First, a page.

Is it safe to take ketamine for severe depression?

Credit: Christopher Furlong

Credit: Christopher Furlong

Approximately 350 million people around the world suffer from depression, according to the World Health Organization. And in the U.S. alone, nearly 7 percent of American adults had at least one major depressive episode in 2015.

» RELATED: Common painkillers increase risk of heart attack by one-third, new study finds

While treatments such as antidepressants and psychotherapy exist, those with severe, treatment-resistant depression often involving suicidal thoughts have trouble finding help.

But more than a decade ago, the recognition of “club drug” ketamine’s use as an antidepressant brought some hope.

According to a consensus statement from members of the American Psychiatric Association, research surrounding ketamine as an antidepressant offers "compelling evidence that the antidepressant effects of ketamine infusion are both rapid and robust, albeit transient," NPR reported.

But there’s still a lot scientists don’t know — and that’s why the drug hasn’t been approved yet.

Though several doctors have prescribed low doses of the drug (off-label prescribing is legal), it’s unclear how much should be given for it to be safe — or how often it should be taken.

» RELATED: Cancer pill could keep patients alive for more than 10 years, new study finds

Because ketamine’s effects usually wear off after a few days or weeks, patients often need to repeat use, but the long-term effects of the drug are still unknown.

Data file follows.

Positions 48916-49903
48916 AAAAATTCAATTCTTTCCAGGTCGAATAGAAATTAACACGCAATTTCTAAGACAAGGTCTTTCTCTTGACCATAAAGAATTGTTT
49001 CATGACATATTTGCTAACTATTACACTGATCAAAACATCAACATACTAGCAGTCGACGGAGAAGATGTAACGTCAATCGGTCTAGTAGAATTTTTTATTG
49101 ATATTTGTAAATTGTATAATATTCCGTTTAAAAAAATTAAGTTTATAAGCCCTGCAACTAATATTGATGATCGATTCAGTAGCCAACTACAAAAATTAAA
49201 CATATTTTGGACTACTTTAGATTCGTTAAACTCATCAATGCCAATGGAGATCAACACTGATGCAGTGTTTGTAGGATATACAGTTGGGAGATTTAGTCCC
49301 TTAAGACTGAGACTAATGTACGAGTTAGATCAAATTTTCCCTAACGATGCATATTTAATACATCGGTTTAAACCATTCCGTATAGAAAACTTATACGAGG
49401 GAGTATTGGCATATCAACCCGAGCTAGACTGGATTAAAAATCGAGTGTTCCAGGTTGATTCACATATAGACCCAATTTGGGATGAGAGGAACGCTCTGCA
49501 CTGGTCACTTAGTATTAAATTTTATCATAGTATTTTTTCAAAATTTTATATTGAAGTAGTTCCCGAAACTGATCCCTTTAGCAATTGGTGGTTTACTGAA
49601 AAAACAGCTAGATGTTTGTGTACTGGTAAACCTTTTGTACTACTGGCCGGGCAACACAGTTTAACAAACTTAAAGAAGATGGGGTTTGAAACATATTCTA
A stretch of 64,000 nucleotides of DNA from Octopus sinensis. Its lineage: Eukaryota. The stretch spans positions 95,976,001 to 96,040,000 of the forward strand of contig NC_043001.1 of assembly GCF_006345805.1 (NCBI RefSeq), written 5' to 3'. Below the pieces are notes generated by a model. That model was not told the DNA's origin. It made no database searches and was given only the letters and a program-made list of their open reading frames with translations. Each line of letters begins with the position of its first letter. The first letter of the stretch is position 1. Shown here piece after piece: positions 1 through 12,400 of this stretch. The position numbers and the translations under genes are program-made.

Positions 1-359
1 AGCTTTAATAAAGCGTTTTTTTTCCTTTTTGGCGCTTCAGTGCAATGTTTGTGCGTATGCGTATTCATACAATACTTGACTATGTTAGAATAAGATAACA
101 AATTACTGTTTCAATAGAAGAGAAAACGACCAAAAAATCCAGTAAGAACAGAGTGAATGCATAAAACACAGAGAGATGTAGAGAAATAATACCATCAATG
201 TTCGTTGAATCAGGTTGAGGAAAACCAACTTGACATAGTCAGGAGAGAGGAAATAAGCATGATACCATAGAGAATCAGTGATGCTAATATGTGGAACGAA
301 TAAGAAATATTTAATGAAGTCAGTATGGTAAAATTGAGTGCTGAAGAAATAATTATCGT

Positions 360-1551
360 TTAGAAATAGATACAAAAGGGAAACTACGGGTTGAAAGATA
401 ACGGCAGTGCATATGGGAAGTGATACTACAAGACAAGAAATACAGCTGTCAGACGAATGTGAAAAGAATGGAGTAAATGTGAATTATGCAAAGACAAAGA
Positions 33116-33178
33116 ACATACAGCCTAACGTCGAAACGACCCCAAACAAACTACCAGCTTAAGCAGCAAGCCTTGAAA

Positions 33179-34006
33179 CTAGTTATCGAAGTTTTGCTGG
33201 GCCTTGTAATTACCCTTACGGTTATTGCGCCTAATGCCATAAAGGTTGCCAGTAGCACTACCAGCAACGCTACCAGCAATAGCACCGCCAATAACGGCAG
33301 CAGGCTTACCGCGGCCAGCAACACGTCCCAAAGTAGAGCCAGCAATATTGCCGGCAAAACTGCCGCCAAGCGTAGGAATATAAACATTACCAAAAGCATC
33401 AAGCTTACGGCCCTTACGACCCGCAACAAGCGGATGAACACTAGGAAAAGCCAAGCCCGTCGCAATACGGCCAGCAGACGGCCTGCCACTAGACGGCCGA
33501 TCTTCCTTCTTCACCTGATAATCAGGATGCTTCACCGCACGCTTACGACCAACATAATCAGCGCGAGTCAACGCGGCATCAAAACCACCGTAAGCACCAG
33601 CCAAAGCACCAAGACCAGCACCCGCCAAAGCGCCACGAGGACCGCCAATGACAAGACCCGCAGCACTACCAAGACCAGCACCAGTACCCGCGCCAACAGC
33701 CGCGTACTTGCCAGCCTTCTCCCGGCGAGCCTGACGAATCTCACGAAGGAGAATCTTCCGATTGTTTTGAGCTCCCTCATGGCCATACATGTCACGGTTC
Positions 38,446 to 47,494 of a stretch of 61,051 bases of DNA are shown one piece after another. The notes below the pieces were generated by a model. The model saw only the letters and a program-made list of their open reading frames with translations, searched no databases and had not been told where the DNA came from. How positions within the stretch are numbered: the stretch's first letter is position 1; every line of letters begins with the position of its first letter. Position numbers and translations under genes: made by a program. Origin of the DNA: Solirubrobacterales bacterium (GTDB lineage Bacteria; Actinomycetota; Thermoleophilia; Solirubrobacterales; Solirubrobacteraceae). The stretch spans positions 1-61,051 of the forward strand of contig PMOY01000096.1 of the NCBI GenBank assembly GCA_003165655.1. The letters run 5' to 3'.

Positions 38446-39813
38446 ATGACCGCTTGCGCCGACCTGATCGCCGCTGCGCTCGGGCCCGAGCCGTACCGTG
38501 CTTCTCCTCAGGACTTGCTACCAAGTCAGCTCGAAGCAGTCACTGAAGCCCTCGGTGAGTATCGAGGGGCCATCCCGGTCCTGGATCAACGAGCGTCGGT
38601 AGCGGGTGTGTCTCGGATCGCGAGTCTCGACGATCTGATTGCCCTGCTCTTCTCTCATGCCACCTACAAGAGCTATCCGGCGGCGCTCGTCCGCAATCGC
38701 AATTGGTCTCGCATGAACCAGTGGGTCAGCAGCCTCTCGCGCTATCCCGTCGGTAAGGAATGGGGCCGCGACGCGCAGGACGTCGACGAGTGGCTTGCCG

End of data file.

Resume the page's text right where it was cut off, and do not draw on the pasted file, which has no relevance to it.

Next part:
According to Medscape, it's still unclear what about ketamine's biology triggers an antidepressant response in one day when most antidepressants usually need two weeks or longer to make an impact.

And what does ketamine do to the brain that antidepressants don’t do?

Still, "well over 3,000" patients in the US. and Canada have been treated with ketamine so far, Yale University psychiatry professor Gerard Sanacora told NPR.

When other doctors ask him how he can offer the drug to patients with limited information about its effects, Sanacora responds with this answer: "If you have patients that are likely to seriously injure themselves or kill themselves within a short period of time, and they've tried the standard treatments, how do you not offer this treatment?"

When depressed patients who have exhausted their options take ketamine, Sanacora said, 50-75 percent of them feel at least 50 percent better within one day.

Researchers are continuing to study the long-term effects of ketamine and other glutamate-modulating agents in treating severe depression.

According to NPR, ketamine’s “chemical sibling” esketamine is in the final phase of testing before it reaches the Food and Drug Administration for consideration.


About the Author